Thursday, December 16, 2010

1957 Glidden Tour, Plus Queen Elizabeth II

The other day I had an e-mail from Tim Martin (a friend I’ve never met!) who forwarded me recollections of the 1957 Glidden Tour written by Tom Marshall.  Tim gets a weekly e-mail from Friends of Auburn Heights, the foundation now managing Tom’s family’s property in Yorklyn, Delaware, which houses a large collection of Stanley Steamers, Packards and electric cars.  (See

 I did not go on that 1957 tour myself, but my mother and I joined Daddy in Jamestown for the Queen’s visit celebrating the 350th anniversary of the first English settlement. I remember having to write a composition about the event for my sixth grade class.  And, of course, I have some photos of Her Majesty.  Were any of you on that 1957 Tour?

 Here is what Tom Marshall wrote:

 The tour began in Roanoke, Virginia, and Bob Way (my third cousin and the owner of a 1919 Model 735) and I drove from home in the Model 76 to Luray, Virginia, over 200 miles the first day and on to Roanoke on the second. On the first official day of the tour, we were headed for Charlottesville, via Natural Bridge and Waynesboro, our luncheon stop. As we approached Waynesboro, I looked in the rearview mirror, and just behind was Locomobile #16, with its owner, Peter Helck, and a friend at the controls. For those who don't know, this is perhaps the most famous antique racing car in the world, in which Barney Oldfield won many races. Helck was a well-known artist who depicted in great detail many of these early auto races. That afternoon, we visited Thomas Jefferson's home, Monticello, with the Glidden Tour cars climbing the mountain by the old driveway used in Jefferson's time. Arriving at the historic site, I needed water for the Stanley and asked a groundskeeper if there was a spigot nearby. He told me to pull onto the front lawn of Monticello, where numerous connections for attaching a garden hose existed. This worked out well, but seeing the Stanley on the front lawn, everyone on the tour wanted to be photographed there, and the yard was soon full of Glidden Tour cars. Today, it's not possible to drive within ½ mile of Monticello itself.The next day we went to Williamsburg, via Richmond, where I dropped off Bob Way, as he had to return home by train. On the last stretch, it was a very hot afternoon, and as I stopped for water, an exhausted man and his wife pulled in with their 1906 Jenis boiling over. This was an impressive car with a lot of brass, and it happened that its owners were in the room next to me at the Williamsburg Motor Lodge for the next two days. I invited them to ride to an outdoor picnic in the Model 76, and the husband was somewhat impressed. It turned out this was Carl S. Amsley (1921-1998), who, within a couple of years, was in the business of restoring and building Stanleys in a big way. While we were in Williamsburg, Queen Elizabeth II was in town to help celebrate the 350th anniversary of the first permanent English settlement in North America at Jamestown. She spoke in front of the Wren Building at the College of William and Mary, and most on the tour went to see and hear her. I did not. However, I recall riding with Curtis L. Blake (co-founder of Friendly's Ice Cream) in his newly restored 1920 Pierce Arrow.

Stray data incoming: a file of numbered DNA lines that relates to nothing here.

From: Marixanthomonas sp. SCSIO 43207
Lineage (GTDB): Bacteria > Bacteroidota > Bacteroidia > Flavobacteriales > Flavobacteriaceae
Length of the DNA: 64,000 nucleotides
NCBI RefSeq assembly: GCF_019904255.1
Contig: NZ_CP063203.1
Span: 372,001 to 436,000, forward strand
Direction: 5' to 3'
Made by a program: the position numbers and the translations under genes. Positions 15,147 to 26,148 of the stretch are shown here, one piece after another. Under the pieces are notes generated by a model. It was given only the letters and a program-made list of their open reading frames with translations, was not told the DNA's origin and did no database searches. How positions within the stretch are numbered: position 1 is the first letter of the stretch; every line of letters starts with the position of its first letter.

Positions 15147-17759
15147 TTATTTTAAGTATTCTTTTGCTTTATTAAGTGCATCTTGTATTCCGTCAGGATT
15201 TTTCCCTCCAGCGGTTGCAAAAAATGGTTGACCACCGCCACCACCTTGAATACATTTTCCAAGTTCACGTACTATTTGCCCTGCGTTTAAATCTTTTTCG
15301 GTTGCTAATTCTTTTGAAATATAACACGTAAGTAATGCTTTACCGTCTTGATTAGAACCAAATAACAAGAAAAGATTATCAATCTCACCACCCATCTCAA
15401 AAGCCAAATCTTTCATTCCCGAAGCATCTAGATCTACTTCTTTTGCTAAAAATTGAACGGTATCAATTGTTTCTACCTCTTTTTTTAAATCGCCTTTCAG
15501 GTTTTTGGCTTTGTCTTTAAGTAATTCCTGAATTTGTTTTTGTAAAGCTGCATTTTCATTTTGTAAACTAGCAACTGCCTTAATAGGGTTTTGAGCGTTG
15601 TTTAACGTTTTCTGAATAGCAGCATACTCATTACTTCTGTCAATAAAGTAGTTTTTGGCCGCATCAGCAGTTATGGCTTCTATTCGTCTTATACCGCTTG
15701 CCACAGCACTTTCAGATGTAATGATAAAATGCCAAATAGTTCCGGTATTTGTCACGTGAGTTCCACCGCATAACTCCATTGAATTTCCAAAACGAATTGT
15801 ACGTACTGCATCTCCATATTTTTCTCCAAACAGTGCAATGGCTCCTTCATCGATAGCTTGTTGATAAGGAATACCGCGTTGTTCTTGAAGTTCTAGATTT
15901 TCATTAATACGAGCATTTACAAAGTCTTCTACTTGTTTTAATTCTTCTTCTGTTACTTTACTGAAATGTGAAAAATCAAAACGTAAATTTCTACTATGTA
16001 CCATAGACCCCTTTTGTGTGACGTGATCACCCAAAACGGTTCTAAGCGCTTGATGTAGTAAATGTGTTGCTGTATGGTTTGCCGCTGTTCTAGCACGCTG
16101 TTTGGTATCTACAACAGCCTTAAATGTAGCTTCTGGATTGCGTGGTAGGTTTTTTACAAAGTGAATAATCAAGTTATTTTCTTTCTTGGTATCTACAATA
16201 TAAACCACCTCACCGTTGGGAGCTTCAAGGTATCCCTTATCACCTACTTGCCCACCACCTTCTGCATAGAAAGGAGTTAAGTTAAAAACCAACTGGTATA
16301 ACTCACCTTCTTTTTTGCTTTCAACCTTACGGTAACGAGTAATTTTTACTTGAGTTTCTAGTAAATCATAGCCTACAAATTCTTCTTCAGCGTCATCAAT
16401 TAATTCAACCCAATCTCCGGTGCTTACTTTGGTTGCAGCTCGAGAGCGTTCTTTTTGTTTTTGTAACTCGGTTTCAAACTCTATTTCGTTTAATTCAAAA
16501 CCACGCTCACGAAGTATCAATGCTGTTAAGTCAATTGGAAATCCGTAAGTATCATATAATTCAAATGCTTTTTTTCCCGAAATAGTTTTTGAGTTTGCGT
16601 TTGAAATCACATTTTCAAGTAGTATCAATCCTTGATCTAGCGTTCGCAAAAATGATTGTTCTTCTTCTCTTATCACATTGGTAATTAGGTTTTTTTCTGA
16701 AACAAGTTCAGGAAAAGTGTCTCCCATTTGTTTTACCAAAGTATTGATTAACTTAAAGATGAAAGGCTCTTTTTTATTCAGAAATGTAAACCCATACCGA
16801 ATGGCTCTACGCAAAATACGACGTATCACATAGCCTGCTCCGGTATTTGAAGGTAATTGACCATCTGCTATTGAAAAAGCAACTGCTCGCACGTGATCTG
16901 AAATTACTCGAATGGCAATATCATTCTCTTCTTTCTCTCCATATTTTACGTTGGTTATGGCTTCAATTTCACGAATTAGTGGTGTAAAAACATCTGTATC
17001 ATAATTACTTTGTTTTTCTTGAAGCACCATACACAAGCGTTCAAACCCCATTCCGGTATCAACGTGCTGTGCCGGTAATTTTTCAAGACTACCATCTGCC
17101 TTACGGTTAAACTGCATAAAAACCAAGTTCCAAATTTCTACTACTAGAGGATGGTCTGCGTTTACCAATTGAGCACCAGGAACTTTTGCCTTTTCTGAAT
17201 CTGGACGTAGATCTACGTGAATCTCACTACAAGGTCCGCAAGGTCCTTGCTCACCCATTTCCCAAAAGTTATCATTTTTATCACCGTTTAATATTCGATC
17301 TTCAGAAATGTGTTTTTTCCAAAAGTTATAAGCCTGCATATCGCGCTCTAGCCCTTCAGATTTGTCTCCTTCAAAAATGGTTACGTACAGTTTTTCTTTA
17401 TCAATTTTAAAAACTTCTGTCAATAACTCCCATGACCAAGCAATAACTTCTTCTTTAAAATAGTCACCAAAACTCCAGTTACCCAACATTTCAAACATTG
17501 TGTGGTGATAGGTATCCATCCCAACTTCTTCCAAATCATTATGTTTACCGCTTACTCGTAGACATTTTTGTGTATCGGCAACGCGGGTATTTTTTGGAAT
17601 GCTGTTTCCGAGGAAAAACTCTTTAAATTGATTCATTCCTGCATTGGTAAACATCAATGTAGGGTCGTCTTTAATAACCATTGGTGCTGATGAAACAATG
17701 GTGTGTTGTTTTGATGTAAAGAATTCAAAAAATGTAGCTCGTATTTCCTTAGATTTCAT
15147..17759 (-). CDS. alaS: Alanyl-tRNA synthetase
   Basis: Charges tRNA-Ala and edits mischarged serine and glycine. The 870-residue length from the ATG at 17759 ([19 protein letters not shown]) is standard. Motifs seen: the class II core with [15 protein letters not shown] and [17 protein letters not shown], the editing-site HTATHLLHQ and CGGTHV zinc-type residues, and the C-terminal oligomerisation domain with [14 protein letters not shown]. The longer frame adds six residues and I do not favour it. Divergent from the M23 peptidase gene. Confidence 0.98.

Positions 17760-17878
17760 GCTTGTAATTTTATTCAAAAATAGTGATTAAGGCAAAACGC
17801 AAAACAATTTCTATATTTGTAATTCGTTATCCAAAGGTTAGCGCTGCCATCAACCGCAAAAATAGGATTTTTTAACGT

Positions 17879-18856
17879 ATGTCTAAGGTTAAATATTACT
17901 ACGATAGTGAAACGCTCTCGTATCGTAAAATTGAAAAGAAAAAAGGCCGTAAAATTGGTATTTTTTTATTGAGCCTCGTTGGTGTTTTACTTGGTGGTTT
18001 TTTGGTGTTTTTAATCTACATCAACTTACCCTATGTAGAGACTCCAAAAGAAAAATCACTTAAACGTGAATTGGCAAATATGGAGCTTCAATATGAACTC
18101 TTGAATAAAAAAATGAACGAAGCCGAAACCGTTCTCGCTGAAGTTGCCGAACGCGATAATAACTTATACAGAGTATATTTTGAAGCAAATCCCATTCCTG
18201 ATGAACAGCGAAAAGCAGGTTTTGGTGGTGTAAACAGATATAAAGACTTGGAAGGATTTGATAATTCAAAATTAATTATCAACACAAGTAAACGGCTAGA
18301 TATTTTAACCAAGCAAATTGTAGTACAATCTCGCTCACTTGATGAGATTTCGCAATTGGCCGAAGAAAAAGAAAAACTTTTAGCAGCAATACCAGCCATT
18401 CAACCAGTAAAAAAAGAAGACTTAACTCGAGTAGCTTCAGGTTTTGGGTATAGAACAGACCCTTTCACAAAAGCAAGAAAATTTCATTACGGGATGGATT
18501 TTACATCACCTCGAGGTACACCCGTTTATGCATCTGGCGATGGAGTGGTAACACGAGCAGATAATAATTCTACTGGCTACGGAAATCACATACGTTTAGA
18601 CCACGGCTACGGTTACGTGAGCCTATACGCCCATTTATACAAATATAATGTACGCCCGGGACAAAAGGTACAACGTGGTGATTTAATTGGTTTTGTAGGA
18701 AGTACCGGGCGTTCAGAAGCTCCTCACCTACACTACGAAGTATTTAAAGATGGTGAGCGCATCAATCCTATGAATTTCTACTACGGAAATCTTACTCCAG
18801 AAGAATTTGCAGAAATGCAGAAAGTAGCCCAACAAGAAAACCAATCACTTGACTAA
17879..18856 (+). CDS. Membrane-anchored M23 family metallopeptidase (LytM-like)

At Mount Vernon, I took on water at the rear entrance to the grounds, and the next day in the rain on the final leg to Hershey, Pennsylvania, I came up behind a most unusual vehicle traveling about 30 m.p.h. It was a huge machine and had a rear platform like an old-fashioned railroad observation car. Sitting on this platform and bouncing up and down on the overhang was its owner, James Melton, well-known tenor of the Metropolitan Opera, Hollywood, and the radio, probably the most famous collector of old cars in the mid-twentieth century. The "car" was an oversized Winton of about 1918, built especially for Sam Pennypacker when he was running for Governor of Pennsylvania. We ended the tour at Hershey and had to clean up our cars that night for displaying them at the annual Fall Meet of AACA the next day. A fun tour!

Actually, the 1917 Winton Housecar was built for E.J. Fithian when he ran for Governor of Pennsylvania.  I’ve written about this vehicle in an earlier blog post (November 5, 2009).

Note:  My posts may become irregular for a time.  My husband is going through a very serious health issue at the moment.